Innovation and the World Economy:
How will our (Grand) Children Earn a Living?
Luigi Campiglio
dip. di Economia Politica
Università Cattolica del Sacro Cuore
Milano, Italy
Peter J. Hammond
Department of Economics
Stanford University,
Stanford CA 94305-6072, U.S.A.
Preliminary version for presentation to the meeting of the Observatorio Giordano dell'Amore at
Stresa, Lago di Maggiore, Italy, October 1996.
1. Fears for our Future
The 20th century is about to end. Indeed, some already anticipate that future historians will date its
effective ending, not to the year 1999 or 2000, but to 1989 and the end of the Cold War. At the
beginning of the 20th century science was expected to solve or alleviate many of the problems of
the human race. And in fact the century did see an enormous explosion of scientific knowledge.
Even better, we have all reaped the benefit of its application to many fields of human endeavour.
But as the century ends, this positive attitude has almost turned negative. We face enormous
uncertainty about the future, especially about the future uses of science and technology. There is
considerable apprehension regarding the effect of science, technology, and modern modes of
living. We worry about the food we eat: What should be done about mad cows, or about the
possibility of using genetically modified and frost resistant tomatoes or strawberries? What about
hybrid plants that produce abundant crops when heavily fertilized, but give us food that is almost
devoid of taste? Is it safe to eat beef from cattle who have been fed hormone supplements, as is
claimed in the U.S.A., or should such beef be banned, as it is in the European Union? What about
the practice of routinely feeding antibiotics to poultry and pigs, in a way that promotes resistant
strains of some dangerous bacteria? We also seem to have reason to worry about the water we
drink, and the air we breathe. Finally, we are about to face important issues of privacy: should we
allow genetic screening for hereditary susceptibility to disease, such as some forms of breast
Where innovation is proceeding most rapidly at the time, in medical technology, biogenetics,
and pharmaceuticals, there are promises of wonderful benefits to some people in desperate need of
much more effective life-saving medical treatment. But there is also the risk that only a minority of
those needing such treatment will be able to afford even the kind of medical insurance scheme that
provides access to these new marvels. And one may doubt if taxpayers will be willing to pay to
make such treatments available to all who need them. There is some very good news here,
however, which is that the most recent innovations may be moving in directions that will
significantly lower the cost of effective treatment.
Quite apart from uncertainty about technology, there is in addition tremendous uncertainty about
the economic future of the so-called developed world we live in and about the future job
opportunities there are likely to be, faced as we seem to be with strenuous competition from eager
workers in the third world — especially in South-East Asia and, for those of us who live in the
U.S.A., also from workers in Mexico. Often, by the way, these are workers for multinational
companies whose headquarters are to be found in the developed world.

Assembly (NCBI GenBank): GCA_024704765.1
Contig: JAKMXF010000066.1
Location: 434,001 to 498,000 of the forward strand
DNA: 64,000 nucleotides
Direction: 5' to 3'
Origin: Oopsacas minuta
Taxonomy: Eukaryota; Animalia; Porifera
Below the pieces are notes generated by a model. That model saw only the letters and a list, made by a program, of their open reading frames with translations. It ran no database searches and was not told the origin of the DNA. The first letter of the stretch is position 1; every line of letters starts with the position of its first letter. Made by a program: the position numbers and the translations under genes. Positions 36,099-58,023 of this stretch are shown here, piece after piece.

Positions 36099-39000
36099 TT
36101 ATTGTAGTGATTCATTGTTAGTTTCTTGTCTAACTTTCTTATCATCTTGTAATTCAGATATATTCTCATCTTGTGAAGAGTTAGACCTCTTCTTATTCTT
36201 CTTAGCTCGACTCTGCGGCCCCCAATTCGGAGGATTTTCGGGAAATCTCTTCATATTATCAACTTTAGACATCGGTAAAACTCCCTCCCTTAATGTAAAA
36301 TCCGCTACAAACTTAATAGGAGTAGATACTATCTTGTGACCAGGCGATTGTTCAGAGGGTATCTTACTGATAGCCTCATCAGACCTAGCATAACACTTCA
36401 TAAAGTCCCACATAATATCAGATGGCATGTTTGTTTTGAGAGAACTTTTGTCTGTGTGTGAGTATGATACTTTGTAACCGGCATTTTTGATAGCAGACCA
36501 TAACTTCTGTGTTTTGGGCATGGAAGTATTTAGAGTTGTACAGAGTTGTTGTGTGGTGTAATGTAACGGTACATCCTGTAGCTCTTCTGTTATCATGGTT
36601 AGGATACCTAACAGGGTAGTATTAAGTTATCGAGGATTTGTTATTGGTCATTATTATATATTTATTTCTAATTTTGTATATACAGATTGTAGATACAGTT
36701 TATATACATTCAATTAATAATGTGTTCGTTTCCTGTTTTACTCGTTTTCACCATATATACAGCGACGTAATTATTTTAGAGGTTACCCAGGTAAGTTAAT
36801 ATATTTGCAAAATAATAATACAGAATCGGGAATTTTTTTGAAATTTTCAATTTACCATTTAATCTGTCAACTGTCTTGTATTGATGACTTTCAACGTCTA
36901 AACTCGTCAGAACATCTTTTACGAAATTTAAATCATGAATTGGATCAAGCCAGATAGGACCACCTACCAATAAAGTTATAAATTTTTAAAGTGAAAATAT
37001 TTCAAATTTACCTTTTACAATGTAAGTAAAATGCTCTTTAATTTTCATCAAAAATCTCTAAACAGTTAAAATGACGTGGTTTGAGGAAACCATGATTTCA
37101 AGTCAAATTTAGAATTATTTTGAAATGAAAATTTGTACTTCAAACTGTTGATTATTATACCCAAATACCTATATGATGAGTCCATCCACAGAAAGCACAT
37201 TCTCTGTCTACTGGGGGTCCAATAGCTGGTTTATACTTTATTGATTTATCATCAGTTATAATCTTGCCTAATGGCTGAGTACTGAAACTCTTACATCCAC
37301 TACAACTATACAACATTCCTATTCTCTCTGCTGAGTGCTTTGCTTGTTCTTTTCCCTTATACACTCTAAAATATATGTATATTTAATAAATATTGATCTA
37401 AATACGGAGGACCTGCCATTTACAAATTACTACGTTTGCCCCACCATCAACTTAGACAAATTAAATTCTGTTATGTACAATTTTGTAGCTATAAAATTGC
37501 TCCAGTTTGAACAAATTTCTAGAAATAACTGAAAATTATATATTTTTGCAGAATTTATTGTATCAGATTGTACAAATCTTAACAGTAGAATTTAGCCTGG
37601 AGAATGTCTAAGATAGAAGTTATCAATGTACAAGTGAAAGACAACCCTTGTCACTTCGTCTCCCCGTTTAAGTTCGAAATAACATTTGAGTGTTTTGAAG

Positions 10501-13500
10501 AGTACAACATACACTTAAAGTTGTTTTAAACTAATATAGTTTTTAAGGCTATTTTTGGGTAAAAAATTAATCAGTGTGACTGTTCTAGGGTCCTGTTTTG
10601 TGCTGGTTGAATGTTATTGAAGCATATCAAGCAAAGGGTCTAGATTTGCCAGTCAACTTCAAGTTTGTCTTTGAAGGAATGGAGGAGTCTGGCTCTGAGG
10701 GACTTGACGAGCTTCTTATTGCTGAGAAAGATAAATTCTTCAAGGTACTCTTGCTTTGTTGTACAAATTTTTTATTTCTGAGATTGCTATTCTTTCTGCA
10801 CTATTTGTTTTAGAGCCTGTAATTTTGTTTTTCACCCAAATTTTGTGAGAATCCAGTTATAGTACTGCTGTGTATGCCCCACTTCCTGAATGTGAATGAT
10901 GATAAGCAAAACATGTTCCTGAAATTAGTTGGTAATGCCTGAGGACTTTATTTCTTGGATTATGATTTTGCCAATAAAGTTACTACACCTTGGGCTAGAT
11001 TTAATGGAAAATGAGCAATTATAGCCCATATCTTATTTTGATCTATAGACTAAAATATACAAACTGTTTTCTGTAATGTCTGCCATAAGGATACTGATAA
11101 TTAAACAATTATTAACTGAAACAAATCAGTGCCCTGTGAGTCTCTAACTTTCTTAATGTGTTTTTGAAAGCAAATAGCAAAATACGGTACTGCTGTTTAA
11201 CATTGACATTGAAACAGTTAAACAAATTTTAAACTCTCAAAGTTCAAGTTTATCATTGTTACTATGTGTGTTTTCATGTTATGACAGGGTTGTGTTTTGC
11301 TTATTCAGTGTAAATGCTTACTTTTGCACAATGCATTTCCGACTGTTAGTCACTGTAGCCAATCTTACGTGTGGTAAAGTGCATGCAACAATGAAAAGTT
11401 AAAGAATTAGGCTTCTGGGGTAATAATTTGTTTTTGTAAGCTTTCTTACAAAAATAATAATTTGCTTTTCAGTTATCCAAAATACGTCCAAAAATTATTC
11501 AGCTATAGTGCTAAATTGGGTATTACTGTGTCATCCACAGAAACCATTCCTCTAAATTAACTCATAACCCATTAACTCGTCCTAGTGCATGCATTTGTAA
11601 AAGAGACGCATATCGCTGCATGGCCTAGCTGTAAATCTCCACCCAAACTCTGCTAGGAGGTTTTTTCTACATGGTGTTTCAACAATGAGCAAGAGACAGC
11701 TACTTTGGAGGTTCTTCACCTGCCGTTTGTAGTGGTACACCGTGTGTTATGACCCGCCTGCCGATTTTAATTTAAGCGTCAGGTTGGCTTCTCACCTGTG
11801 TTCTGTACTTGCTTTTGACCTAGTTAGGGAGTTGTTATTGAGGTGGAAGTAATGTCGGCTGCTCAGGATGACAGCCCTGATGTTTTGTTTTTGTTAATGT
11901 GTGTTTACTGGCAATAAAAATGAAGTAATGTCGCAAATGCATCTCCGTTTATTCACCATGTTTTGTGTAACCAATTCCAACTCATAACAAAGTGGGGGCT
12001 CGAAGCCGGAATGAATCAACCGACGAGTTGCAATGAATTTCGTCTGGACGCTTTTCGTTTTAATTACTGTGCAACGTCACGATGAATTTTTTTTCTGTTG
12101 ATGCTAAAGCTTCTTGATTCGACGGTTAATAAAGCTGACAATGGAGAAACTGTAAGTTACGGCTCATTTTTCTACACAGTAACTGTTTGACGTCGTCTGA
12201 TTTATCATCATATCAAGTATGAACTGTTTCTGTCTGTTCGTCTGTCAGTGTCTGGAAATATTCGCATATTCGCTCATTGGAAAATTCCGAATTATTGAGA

Thus, the world community has been forced to recognize that scientific and technical
innovations, if improperly used, can make wars more destructive, crime harder to eradicate, and
food tasteless if not actually poisonous or otherwise dangerous to health. They can also remove
worthwhile job opportunities for the low skilled. Properly used, however, they can allow more
efficient production of desirable goods and services in the economy. We can obtain more of what
we want at lower cost — that is, with less hard work, less need for land, less unfavourable impact
on the environment, lower pollution, etc.
The question we address, therefore, is whether a suitably arranged world economic system
could help ensure that innovations are beneficial, and used in ways that allow the gains from
technical progress to be diffused through the population. After all, many critics claim that currently
such gains are being concentrated in the hands of a powerful and power hungry minority who are,
for the most part, already relatively wealthy. Another question is whether such diffusion of
benefits remains possible after taking into account the need to provide economic incentives for
people to create new products, work more productively, or otherwise enhance the productivity of
the world economy.
Finally, we shall pay particular attention to the likely employment effects of technical progress.
We shall try to explain why most people in this audience may feel themselves to be working harder
than ever — and not just because of the effort to understand what we are saying! All this while
unemployment in many European countries is at or near a post-war high, and while many
Americans feel dissatisfied at what seems to be an increasing proportion of seriously underpaid
jobs which fail to afford those who accept them a tolerable standard of living in what purports to be
a modern developed economy. In addition, we shall consider whether global competition is really
the threat that many see it as, or whether instead it will enable us all to benefit from cheaper
manufactured goods and even services at little cost to the lifetime prospects of workers in the
developed world, either now or in the future.
2. Potential Pareto Improvements from Innovation